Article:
Archive, Business, Entrepreneur, Featured, Lifestyle, Monika Brkic, Opinion

Simon Sinek on Millennials in the Workplace

Check out this clip from Simon Sinek on “Millennials in the Workplace”. Simon touches on the struggles millennials face due to their upbringing and the battle of dealing with workplace stresses. He focuses on how technology, social media addiction, and growing up with participation awards have affected an entire generation of the working population. Highly recommend taking the time to listen!

 

 

What are your thoughts on what Simon Sinek presented? Do you agree or disagree with the arguments he brought forward?

Business, Entrepreneur, Featured, Monika Brkic, Opinion

Realistic 2018 New Years Resolutions for Young Professionals

New year, new me? Have you broken your new year resolutions yet? How many times have you promised yourself you would change in the new year but have broken your resolutions by February? We are all guilty breaking some resolutions but here are three that we are taking in 2018.

 

Speak Up More in Meetings

As young professionals we sometimes feel overshadowed by the wisdom and knowledge of more senior professionals. This year I am trying to force myself to say my opinion, stop fearing the idea of looking “stupid”, and make sure my voice is heard. People will forget the mistakes you made but they wont forget the great ideas you continually bring forward. 

 

Spend More Time Reviewing Mistakes

It is easy to want to quickly correct and try to distance yourself from mistakes made at work but this year I want to work on learning more from them. Start asking myself what were the actions that lead me there, how can I correct them in the future, and what step can I put in place to keep them from happening again.

 

Start Celebrating Achievements

We are all our harshest critics and especially at work we can become overly critical about our performance. Take the time out of the day to celebrate the great work you were able to accomplish. Don’t be afraid to humble brag about that new awesome project or the presentation you just nailed. This year be proud of yourself and celebrate the work you do!

Archive, Arts & Sciences, Featured, Opinion

Understanding Why I love Film — Millennial Muse

All article credits go to the Millennial Muse. Check out the original article at Understanding Why I love Film.

Ever since I was a kid, sitting in my bunk bed surrounded by all my teddies and toys, I have loved sitting there in the dark and watching the same VHS tapes on my little TV. I have loved being whisked away for an hour and a half to another world, a world that I could join and be a part of. I often placed myself in these cinematic worlds. As an aspiring actor from the age of 6, I found these worlds intoxicating. I could be whoever I wanted: a hard boiled detective, an underdog changing their fate, even the leading lady who gets her happily ever after (before I became a proud female warrior and learnt that being the love interest was way less fun then being the hero). I never gave much thought as to why I loved film so much, I just knew I did.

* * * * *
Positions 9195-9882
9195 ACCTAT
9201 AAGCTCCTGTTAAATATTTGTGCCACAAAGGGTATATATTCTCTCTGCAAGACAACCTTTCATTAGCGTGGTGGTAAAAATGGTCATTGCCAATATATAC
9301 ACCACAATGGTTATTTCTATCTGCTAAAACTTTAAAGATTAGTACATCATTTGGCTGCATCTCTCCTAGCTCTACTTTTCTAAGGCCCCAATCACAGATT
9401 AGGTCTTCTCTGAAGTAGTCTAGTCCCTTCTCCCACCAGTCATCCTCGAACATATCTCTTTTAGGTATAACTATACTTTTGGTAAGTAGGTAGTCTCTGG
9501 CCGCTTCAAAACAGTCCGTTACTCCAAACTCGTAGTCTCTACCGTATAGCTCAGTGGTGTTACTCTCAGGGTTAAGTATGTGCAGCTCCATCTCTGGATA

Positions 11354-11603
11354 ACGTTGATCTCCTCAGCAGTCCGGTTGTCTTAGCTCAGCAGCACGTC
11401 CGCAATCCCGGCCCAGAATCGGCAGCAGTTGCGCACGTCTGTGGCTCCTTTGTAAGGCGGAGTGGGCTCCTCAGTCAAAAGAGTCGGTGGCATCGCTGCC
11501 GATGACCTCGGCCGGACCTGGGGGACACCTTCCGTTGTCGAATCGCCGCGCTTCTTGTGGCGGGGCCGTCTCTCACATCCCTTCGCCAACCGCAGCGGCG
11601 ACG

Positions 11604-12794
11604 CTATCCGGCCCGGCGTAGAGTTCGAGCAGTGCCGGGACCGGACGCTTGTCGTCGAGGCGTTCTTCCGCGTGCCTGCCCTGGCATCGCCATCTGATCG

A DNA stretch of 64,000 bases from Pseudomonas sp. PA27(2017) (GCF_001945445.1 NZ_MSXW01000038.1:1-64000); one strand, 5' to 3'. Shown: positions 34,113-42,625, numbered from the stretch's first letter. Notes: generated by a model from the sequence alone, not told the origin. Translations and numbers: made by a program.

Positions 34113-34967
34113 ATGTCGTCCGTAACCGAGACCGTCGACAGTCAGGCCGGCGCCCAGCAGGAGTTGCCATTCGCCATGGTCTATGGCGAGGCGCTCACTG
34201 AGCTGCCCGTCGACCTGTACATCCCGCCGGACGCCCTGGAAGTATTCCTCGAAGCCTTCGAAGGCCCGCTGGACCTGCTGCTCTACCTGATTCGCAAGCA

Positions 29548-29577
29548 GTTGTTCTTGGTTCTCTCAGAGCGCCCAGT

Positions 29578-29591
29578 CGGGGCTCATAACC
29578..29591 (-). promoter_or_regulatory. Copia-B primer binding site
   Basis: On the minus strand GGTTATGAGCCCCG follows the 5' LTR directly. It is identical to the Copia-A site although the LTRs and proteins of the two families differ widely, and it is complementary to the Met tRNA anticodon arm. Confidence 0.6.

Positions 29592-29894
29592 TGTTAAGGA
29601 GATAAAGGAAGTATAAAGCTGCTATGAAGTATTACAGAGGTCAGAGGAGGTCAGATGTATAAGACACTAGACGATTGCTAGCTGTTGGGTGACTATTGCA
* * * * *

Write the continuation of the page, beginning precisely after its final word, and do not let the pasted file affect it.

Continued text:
Then, recently when watching a particular scene in 2016’s ‘Their Finest’ I found myself becoming suddenly emotional. And this was not due to the tragically ill-fated romance of Catrin and Tom, or the depiction of war time London (although incredibly resonant) but because of a scene that managed to reveal to me why it is exactly that I love film. In one line of dialogue I had an answer that I had never really considered before; when discussing their profession, Sam Clafin’s character explains his own philosophy on why we need films, stating that ‘People like films because stories are a structure, and when things turn bad it’s still part of a plan. There’s a point to it.’ That train of thought hit me like a ton of bricks, as I started to realize the truth behind the statement.
As someone who doesn’t handle uncontrollable variables in life well, I began to find an incredible amount of joy within this discovery. No matter how unexpected and often cruel life can be, for a few hours we can all escape to a fictional world that functions in a way we can predict, in a way that we can root for, in a way that I, as a filmmaker, can write and decide myself. I’ve always wanted to tell stories that mean something to those that watch them, to portray the struggles and complications of being alive on this planet and a part of human society, but in a way that allows for a happy resolution, something not everybody is lucky enough to get in the real world. That no matter how hard and difficult things may seem, the protagonist will learn and grow and most importantly; end up where they belong.